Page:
A few weeks after the election, news came out that then-president-elect Barack Obama, an opponent of the proposition, had picked Rick Warren, a proponent of the proposition, to give the invocation prayer at Obama’s inauguration. This raised quite a stir in the homosexual community and resulted in countless articles, blogs, discussions, and more on the Internet and beyond. When I first heard the news, I went to a popular news site to read an article about it for myself. The author, it seemed to me, not only strongly opposed the proposition but also strongly opposed Rick Warren as a person and Obama’s decision to invite Warren to the inauguration. Not being content with just the article, I decided to read some of the reader comments as well. I found that the comment section was saturated with hostile comments by self-proclaimed members of the Lesbian, Gay, Bisexual, and Transsexual (LGBT) community and many of its supporters. Below are just a few of the quotes from among the reader comments. I have not changed the capitalization, punctuation, or spelling.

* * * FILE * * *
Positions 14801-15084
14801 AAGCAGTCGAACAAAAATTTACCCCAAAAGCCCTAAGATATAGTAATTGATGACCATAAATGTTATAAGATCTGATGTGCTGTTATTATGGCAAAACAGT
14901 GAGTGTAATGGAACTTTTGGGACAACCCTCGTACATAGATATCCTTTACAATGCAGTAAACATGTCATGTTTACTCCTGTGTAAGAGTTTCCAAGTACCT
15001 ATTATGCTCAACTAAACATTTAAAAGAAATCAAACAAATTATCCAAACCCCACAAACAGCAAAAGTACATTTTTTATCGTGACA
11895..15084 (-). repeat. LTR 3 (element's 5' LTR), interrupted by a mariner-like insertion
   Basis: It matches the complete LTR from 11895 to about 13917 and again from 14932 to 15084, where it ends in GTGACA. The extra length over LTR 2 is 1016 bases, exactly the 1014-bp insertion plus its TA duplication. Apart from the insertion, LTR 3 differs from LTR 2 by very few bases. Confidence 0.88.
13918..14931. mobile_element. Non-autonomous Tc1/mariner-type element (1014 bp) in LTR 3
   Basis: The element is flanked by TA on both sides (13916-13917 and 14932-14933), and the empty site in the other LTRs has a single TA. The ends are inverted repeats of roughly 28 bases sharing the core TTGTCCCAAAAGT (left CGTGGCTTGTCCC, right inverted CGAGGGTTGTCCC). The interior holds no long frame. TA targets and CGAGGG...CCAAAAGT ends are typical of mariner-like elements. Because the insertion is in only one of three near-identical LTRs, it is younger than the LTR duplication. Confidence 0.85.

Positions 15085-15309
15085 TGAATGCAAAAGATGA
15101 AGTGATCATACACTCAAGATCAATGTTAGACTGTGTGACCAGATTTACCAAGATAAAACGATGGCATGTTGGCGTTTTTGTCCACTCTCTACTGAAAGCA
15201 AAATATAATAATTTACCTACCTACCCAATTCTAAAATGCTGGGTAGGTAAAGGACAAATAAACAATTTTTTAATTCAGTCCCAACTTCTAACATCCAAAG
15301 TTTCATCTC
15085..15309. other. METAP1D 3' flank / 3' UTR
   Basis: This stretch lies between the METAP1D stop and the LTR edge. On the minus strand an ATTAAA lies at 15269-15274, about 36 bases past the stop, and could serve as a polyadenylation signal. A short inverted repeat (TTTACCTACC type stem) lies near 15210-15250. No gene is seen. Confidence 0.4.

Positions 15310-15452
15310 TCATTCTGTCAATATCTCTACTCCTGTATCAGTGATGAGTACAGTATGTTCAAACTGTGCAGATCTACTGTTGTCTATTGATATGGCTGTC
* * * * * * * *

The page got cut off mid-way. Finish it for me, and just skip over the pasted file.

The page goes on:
“I hope EVERY queer and our friends attending the Inaugeral, TURNS THEIR BACK to Rick Warren, a salute of a single finger wouldn’t hurt …either.”

“My gut reaction is: ‘bleep u too Barack Obama'”

“Warren is a low class, sleazy piece of trash.”

“Instead, a mega-millionaire ‘pastor’ of a mega-church that preaches ‘buy Jesus’ and encourages active bigotry against and hatred of gay Americans?”

“…they might as well have asked a white supremacist…”

“Rick, the smiling hater, Warren can believe what he wants…”

“Hillary would not do this. For one thing, believe or not, she has some taste.”